Abdominal Pain Surgery of Little Value
Scar Tissue Surgery Doesn't Seem to Help Chronic Abdominal Pain
WebMD News Archive
April 10, 2003 -- A new study shows that a common surgery for chronic abdominal pain doesn't actually seem to relieve the pain. Scar tissue in the abdomen is thought to be a common cause of chronic abdominal pain. But researchers say that doctors shouldn't recommend this surgery because the risks outweigh the benefits.
In the study, researchers looked at people with chronic abdominal pain who were found to have abdominal scar tissue (adhesions) during laparoscopic surgery -- a procedure in which a scope is inserted through several small holes in the abdomen. Half of these people then went on to have laparoscopic surgery to remove the scar tissue.
But the scar removal surgery appeared to have no effect on relieving chronic abdominal pain. The group that had only the original surgery -- without scar tissue removal -- had the same degree of pain relief.
The problem, says laparoscopic surgeon Dingeman Swank, MD, is that the rate of serious complications is relatively high with the scar removal surgery, and the patients who have it appear to fare no better than those who have diagnostic laparoscopy without removal of abdominal adhesions.
"We are not saying that diagnostic surgery should not be done, because in 5% to 7% of patients, causes for pain other than adhesions can be found and successfully treated," Swank tells WebMD. "But removing adhesions offers no benefits for patients."
Chronic abdominal pain is often difficult to diagnose and treat. And people with this condition often undergo many tests without a cause being found. Bands of scar tissue that attach to organs and other tissue can result from previous abdominal surgery, past infections, or endometriosis. Adhesions are believed to be a common cause of chronic abdominal pain, although many experts question this association.
But surgery to remove abdominal scar tissue is often the treatment of choice for chronic abdominal pain with no other known cause. But Swank says he began questioning the surgery's value after performing the procedure on some 200 patients.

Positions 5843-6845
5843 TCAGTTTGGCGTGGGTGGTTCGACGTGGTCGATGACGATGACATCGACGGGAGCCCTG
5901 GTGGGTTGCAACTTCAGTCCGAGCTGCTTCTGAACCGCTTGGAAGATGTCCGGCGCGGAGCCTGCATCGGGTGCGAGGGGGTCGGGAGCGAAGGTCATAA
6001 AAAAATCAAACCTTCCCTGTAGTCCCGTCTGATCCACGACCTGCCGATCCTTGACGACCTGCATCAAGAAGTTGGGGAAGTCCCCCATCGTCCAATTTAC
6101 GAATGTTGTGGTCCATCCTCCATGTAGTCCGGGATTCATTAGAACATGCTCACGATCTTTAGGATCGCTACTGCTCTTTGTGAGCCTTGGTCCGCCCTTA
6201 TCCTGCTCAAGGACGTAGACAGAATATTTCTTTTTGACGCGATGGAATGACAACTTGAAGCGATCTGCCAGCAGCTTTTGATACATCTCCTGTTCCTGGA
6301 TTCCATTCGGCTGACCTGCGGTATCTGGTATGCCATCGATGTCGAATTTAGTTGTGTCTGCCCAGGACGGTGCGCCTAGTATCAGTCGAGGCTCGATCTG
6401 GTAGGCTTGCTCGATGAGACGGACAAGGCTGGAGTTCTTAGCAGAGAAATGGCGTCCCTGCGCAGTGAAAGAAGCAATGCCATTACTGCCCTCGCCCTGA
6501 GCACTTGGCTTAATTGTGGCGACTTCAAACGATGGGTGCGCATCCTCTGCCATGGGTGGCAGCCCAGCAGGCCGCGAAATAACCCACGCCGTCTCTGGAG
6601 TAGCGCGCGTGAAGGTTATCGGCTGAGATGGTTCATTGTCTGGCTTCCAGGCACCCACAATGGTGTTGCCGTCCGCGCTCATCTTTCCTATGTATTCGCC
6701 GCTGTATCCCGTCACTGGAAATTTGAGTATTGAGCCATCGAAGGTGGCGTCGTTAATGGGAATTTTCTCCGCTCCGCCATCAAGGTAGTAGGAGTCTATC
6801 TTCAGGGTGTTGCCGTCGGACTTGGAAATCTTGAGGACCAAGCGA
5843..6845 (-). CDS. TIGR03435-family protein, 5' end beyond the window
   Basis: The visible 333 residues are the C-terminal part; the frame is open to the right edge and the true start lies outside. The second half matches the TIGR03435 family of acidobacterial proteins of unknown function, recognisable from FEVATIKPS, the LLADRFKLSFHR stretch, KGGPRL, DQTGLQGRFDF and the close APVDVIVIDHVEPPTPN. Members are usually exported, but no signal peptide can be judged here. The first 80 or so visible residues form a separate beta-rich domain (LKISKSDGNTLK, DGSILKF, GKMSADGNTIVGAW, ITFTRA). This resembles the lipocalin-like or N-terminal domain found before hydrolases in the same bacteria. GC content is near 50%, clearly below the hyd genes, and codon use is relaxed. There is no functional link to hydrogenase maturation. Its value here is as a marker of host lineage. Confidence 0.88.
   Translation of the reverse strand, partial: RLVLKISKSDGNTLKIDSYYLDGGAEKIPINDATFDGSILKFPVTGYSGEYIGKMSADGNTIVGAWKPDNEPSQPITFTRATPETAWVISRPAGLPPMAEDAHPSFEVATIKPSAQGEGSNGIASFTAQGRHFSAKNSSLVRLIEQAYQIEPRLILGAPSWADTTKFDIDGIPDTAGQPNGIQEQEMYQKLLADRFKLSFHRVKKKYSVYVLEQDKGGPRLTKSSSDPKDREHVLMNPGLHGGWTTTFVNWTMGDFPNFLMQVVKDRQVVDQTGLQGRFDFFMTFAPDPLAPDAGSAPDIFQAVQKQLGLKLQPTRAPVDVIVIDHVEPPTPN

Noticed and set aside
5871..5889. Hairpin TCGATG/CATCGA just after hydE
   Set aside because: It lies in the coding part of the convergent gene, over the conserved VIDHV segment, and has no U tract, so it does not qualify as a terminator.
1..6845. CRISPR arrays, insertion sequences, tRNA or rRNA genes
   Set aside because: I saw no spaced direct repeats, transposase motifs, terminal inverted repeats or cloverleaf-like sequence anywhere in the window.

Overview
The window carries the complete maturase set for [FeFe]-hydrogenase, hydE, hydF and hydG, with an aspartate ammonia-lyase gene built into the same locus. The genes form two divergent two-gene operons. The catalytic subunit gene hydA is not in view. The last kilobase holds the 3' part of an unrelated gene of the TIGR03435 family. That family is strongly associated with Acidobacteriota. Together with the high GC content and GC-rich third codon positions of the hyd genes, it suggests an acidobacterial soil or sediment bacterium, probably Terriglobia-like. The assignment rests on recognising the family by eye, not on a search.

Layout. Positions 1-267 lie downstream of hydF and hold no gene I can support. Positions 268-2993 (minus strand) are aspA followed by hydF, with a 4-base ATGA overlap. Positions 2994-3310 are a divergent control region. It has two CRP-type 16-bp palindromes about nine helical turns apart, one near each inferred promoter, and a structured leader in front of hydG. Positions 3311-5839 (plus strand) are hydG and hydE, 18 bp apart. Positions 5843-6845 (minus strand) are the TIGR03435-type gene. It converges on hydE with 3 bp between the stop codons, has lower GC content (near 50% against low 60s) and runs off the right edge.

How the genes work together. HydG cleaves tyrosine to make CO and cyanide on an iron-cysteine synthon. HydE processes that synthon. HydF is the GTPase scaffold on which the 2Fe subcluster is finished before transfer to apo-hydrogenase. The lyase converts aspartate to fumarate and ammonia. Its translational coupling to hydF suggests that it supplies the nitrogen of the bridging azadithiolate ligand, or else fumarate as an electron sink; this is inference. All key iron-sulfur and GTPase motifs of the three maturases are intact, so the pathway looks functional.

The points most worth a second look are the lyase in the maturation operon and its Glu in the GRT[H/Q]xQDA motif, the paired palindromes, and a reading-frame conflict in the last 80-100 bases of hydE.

"In this group of people with longstanding abdominal pain we had two deaths and a 10% incidence of serious complications, mostly bowel perforations," he says.
In this study, Swank and colleagues from the Groene Hart Hospital, Netherlands, recruited 100 patients (87 women and 13 men) who had undergone prior surgeries for chronic abdominal pain. Half got the scar removal surgery and the other half had diagnostic laparoscopy without removal of adhesions.
The patients were followed for the next year, during which time pain was assessed through a variety of methods. Both groups reported substantial improvement in their chronic abdominal pain and improved quality of life a year after surgery. The degree of pain relief was similar for both groups. Swank attributes the pain relief in both groups to the placebo effect. The findings are published April 12 in the journal The Lancet.
Reproductive endocrinologist and adhesion specialist Michael P. Diamond, MD, tells WebMD the main downside to scar removal surgery is not that it doesn't work, but that it doesn't work for very long. In his own studies, adhesions recurred in more than 95% of patients who have the surgery.
"The literature suggests that 70% to 80% of patients will experience a reduction in pain with this surgery, but these studies don't follow patients very long," says Diamond, who directs the division of reproductive endocrinology and infertility at Detroit Medical Center and Wayne State University. "The truth is that our ability to help patients with longstanding pain who have had multiple surgeries is not at all what we would like it to be."